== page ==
To the north lay the immense Great Gulf, the dark shapes of Mount Adams and Mount Madison rising above it. To the east, now far below, were the slopes of Wildcat. To the south stretched the great green plateau of the Garden, dotted with tiny distant cairns all the way to Lion Head. To the west rose the desolate rock of the summit cone, so near at hand it was unnerving. I was on Nelson Crag just below the summit, and I was utterly alone.

Pulling my ski cap down over my ears, I steadied myself. It was getting later, my strength was limited, and there was much careful work to be done—lots of tricky rocks to navigate, some with deep crevices between them. But where was the trail to the Garden? From where I stood, the line of cairns snaked toward the summit. I traversed the line back and forth with my eyes. There, barely visible, halfway to the cone, was the intersection. I took a drink of water and set off.

The Garden trail winds gently among grasses and sedges. The mountain avens, a rare yellow flower, bloomed in profusion everywhere. I stepped around many small clumps of diapensia, but only a few of its tiny white flowers were open. As I moved into the lee of the summit, the wind dropped and the day turned mild. A small stream surrounded by rich green ferns tempted me to linger, but I had little time to delay.

The deeper you go, the finer it is.
– Han-shan

Soon I was upon Huntington Ravine, which dropped steeply away to my left, dark and forbidding in the afternoon light. A middle-aged couple sat on the rocks at the lip. Where were they going at this hour, I wondered, but did not stop to ask. Within minutes, I was at the juncture of Lion Head overlooking Tuckerman Ravine. I was home.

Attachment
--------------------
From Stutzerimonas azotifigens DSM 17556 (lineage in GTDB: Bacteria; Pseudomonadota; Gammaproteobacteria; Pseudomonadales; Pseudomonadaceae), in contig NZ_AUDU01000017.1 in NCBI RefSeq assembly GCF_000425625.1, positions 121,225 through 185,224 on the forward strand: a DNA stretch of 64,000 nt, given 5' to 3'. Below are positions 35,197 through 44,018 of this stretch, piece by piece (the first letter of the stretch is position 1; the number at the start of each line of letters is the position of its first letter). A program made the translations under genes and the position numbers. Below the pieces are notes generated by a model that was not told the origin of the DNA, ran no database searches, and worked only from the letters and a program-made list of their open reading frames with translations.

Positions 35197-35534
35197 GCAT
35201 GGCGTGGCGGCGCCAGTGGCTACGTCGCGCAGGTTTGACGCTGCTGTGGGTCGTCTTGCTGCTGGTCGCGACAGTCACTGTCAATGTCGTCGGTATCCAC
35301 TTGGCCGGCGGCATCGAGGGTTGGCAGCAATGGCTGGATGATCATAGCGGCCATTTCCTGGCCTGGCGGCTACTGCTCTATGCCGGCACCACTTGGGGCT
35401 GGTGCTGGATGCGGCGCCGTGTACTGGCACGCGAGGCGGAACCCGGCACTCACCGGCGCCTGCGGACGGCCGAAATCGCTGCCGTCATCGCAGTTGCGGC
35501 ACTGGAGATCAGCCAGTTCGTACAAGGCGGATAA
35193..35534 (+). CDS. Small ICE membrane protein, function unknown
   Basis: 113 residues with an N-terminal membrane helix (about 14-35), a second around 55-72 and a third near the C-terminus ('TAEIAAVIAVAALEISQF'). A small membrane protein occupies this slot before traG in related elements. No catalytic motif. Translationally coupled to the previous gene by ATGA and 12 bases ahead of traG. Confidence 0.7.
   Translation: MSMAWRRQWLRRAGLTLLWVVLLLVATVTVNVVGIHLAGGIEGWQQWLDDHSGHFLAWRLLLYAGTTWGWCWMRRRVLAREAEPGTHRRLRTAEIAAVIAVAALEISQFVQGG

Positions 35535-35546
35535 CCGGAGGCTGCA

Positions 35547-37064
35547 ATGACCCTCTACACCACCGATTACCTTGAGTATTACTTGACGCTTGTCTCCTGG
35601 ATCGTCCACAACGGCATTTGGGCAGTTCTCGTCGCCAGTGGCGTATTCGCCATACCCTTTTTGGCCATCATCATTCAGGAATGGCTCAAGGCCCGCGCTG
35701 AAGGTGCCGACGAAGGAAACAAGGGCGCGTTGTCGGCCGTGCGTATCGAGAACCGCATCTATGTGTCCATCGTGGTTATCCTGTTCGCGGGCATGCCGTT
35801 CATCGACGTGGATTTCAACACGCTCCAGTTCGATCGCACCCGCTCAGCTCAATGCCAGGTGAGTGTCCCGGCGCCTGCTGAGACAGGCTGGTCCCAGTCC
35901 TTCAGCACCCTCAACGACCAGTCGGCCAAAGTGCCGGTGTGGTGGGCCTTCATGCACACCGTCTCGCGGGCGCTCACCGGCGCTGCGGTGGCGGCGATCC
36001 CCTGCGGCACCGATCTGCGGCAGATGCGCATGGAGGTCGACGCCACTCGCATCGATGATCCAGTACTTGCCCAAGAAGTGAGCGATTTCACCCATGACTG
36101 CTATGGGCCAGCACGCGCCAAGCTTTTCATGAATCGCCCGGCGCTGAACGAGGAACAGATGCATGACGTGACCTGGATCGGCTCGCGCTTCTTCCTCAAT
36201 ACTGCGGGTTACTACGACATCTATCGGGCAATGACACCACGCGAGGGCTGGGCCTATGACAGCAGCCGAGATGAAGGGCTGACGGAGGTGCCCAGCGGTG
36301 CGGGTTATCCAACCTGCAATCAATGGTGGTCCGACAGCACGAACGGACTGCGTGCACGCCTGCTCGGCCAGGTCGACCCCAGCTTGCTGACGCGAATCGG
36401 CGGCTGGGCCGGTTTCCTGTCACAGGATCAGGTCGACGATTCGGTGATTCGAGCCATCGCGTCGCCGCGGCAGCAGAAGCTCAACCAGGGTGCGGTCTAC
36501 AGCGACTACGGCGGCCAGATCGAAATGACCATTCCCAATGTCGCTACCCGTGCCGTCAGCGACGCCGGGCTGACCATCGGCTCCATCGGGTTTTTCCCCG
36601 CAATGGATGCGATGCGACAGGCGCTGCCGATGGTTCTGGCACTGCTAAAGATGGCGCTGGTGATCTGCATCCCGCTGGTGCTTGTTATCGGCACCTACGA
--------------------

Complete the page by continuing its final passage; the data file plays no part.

Tuckerman I know like the back of my hand, having hiked it since I was fifteen when the mountain mists so spooked me that years later I’m still drawn back. Lion Head is steep going, though, so I ate, drank, and prepared for the descent.

It was fast going down, and I watched the sun lower in the sky over the headwall. Snow remained in pockets among the rocks—my husband, who has skied there, would be interested to know. But once I met up with the Tuckerman trail, I was seriously spent.

Right below the juncture, four backpackers appeared on the trail coming up—three men and a woman in their twenties. They were camping at the leantos at Hermit Lake.

How’re you doing? one of the men asked. Great, I said.

The woman looked at me doubtfully. It’s a long way down— looong way down, she said.

How irritating, I thought, and true. The Tuckerman trail, when you’re tired, is an eternity. I could easily blow it here, twist an ankle, fall—I’ve broken ribs this way at the ragged end of a day. So I told myself that this was my life. For the rest of it, I would be walking rock by rock down this trail, so get used to it.

After that, I saw few people, and it was getting on six. Jen and Dave were going in to dinner. Just below the falls, nearly there, a family group smelling like shampoo came up the trail from Pinkham. Are we near the end? the mother asked. I am, I thought.

The end of what? I said. She held out a brochure in her hand. Are we near the Crystal Cascade?

Just up the trail, over the bridge and to the right.

Then suddenly I was down. Dragging over to the dining hall, each step an effort, I looked in. Small groups of people were seated at the tables, eating and talking, perhaps sharing stories of their day.

Jen’s arm shot up in greeting. Seeing her, Dave beside her, I was as happy as I’ve ever been.

Note: Howie Wemyss, General Manager, Mt. Washington Auto Road, informs us that hikers, walkers and runners are allowed to use the auto road during the spring, summer and fall when it is open for normal wheeled vehicle use, except during special events, such as road or bicycle races. Although the road is always available as an escape route down from the summit, hiking on the lower half is not permitted during winter except in emergencies. The lower half in winter, which is part of the Great Glen Trails system, is groomed for cross-country skiing and snowshoeing, and users are required to have a trail pass.

Photo: David Anderson